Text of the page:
To be clear: books are often very beautiful things and deserve to be on display in a home. I was as obsessed as anyone with the recent social media trend of people posting “shelfies”, consisting of photographs of their bookshelves.

You can’t simply absorb knowledge or experiences into your home by trucking in “five or six hundred books”. A bookshelf should be a timeline of your life

Some people arrange their shelves alphabetically, others by colour. I don’t agree with A Little Life author Hanya Yanagihara, who said in 2017 that “anyone who arranges their books by colour doesn’t truly care what’s in the books”. It’s a bit naff but not quite the same thing as buying books specifically because of their colour. Personally, I prefer the clothes-in-a-heap-on-the-floor approach to my bookshelves, with everything mixed up together. In any case, a house without books feels bereft.

And Wine is quite right when he says that a bookshelf tells a story. But that story is only interesting if it’s true. I can’t believe I’m actually having to write this but owning, say, a Lonely Planet guide to South America is not interesting in and of itself. You can’t simply absorb knowledge or experiences into your home by trucking in “five or six hundred books”. A bookshelf should be a timeline of your life. Wine’s approach to buying books reminds me of the fashion for distressed jeans – popular because they represent an outdoors life hard-lived, a look people want without having to do any of that hard living.

Have I read all the books on my shelves? No, of course not. But each of them was bought to be read, not because of a pretty dust jacket. The aesthetic qualities of a book should be a happy by-product rather than the reason it exists.

Writer Rupert Hawksley prefers a clothes-in-a-heap-on-the-floor approach. Getty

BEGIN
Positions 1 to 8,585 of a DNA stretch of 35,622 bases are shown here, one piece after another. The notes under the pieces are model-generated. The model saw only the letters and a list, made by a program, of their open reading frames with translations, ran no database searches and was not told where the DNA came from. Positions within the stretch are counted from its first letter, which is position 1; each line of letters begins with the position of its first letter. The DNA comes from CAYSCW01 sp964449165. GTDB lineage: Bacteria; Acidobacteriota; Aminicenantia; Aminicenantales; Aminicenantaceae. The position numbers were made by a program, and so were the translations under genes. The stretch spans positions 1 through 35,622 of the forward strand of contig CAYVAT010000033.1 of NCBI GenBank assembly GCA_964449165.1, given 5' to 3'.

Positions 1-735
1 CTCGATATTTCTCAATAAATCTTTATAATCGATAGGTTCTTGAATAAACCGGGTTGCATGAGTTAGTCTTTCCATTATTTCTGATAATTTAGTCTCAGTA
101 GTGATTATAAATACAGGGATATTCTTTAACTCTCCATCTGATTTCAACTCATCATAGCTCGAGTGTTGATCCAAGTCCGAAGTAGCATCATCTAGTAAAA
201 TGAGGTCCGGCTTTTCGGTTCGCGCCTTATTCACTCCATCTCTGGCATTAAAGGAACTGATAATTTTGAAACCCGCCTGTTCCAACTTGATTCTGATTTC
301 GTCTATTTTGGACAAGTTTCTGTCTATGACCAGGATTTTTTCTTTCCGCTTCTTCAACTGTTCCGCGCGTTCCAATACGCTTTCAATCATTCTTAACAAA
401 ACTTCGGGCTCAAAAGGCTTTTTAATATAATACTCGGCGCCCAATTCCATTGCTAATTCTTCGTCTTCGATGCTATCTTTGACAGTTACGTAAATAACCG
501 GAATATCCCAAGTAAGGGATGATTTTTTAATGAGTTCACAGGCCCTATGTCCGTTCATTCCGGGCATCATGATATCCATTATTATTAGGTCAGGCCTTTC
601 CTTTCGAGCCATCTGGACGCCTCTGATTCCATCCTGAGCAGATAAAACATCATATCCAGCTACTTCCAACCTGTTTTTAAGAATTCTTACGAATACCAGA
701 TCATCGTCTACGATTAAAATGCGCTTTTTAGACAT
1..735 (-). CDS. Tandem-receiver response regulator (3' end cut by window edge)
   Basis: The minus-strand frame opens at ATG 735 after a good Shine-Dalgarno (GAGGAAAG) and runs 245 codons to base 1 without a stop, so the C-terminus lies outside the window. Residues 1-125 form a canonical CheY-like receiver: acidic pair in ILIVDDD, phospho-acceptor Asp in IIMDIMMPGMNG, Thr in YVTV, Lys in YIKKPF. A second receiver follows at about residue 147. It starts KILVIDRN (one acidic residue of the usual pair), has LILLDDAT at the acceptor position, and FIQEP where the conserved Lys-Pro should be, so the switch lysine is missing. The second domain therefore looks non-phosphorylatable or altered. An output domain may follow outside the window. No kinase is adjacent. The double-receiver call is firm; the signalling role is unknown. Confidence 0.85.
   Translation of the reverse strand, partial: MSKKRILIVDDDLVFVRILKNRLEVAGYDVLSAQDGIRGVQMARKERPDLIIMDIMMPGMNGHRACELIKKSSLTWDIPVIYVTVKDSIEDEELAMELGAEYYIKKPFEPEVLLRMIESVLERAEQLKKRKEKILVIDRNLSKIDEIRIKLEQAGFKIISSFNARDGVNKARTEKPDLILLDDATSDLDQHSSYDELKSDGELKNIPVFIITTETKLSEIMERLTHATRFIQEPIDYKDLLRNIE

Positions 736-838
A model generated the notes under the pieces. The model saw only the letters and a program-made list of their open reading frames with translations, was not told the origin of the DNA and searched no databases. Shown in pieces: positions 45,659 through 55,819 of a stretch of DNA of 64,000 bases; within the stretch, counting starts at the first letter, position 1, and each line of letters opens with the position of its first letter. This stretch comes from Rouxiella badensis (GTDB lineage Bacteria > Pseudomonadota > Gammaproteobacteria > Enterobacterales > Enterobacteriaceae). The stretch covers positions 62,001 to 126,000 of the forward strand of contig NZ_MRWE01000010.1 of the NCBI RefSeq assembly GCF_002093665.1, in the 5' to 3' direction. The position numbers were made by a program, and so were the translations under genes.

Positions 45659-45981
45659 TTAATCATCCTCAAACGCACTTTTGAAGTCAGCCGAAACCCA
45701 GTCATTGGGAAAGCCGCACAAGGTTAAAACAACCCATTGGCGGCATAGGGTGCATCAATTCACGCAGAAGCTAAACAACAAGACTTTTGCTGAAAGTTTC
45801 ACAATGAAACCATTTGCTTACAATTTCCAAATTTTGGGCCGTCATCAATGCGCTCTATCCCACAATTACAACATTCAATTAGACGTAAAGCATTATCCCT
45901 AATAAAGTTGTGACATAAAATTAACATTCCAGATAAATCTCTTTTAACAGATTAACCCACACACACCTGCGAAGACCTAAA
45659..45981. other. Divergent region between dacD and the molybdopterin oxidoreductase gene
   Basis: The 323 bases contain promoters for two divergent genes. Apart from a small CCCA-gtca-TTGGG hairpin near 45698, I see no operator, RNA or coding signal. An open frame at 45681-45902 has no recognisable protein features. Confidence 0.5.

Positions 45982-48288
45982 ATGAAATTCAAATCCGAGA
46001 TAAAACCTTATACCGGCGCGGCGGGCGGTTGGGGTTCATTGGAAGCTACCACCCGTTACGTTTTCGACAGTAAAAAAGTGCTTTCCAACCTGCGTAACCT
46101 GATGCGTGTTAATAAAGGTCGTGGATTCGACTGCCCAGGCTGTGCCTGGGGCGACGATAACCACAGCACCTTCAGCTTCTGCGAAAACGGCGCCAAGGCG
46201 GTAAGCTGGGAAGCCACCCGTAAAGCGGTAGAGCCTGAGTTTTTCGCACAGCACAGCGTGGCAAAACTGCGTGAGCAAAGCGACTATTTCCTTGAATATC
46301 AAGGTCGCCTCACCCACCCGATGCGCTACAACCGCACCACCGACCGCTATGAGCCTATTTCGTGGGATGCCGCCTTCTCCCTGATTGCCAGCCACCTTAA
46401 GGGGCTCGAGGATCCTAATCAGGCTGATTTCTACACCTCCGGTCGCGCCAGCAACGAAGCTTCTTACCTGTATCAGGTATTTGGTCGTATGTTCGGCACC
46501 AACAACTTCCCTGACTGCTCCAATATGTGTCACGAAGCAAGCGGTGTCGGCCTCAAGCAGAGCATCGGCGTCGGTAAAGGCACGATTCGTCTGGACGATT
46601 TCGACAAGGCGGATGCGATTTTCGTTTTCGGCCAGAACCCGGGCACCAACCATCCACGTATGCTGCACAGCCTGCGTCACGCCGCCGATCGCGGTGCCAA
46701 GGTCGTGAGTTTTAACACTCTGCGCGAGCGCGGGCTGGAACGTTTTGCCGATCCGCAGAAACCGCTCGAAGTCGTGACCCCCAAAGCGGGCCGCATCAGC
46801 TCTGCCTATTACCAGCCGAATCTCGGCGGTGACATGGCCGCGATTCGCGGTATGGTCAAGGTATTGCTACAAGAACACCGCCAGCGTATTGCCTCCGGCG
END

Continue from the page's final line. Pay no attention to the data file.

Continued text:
Writer Rupert Hawksley prefers a clothes-in-a-heap-on-the-floor approach. Getty

Books and bookshelves foster a curious anxiety in people. I suppose I can understand why – on the face of it, a shelf of classics seems more impressive than a shelf of Lee Child or James Patterson thrillers. There is a wonderful photograph in Town & Country of Paltrow’s Wine-curated bookshelf, which in one corner includes a set of about a dozen novels that, when stacked together, spell “Russian literature” across the spines. Just in case we were in any doubt that this is a “serious literary home”.

But of course, it isn’t actually more impressive to have one type of book over another on your shelves. The books you buy and read should represent who you are. What a shame to deny this in the hope of presenting an alternative impression to your guests. It’s dangerous, too. They’ll only go and ask you what you thought of Turgenev. No idea, you’ll be forced to admit – and to think you could have had a jolly good chat about Jack Reacher.

It’s quite simple: read the books you want to read, put them back on your shelf when you’ve finished and – hey presto – you’ve curated your own library. You really don’t need a gentleman called Thatcher Wine to do that for you.

Updated: September 15, 2019 07:25 PM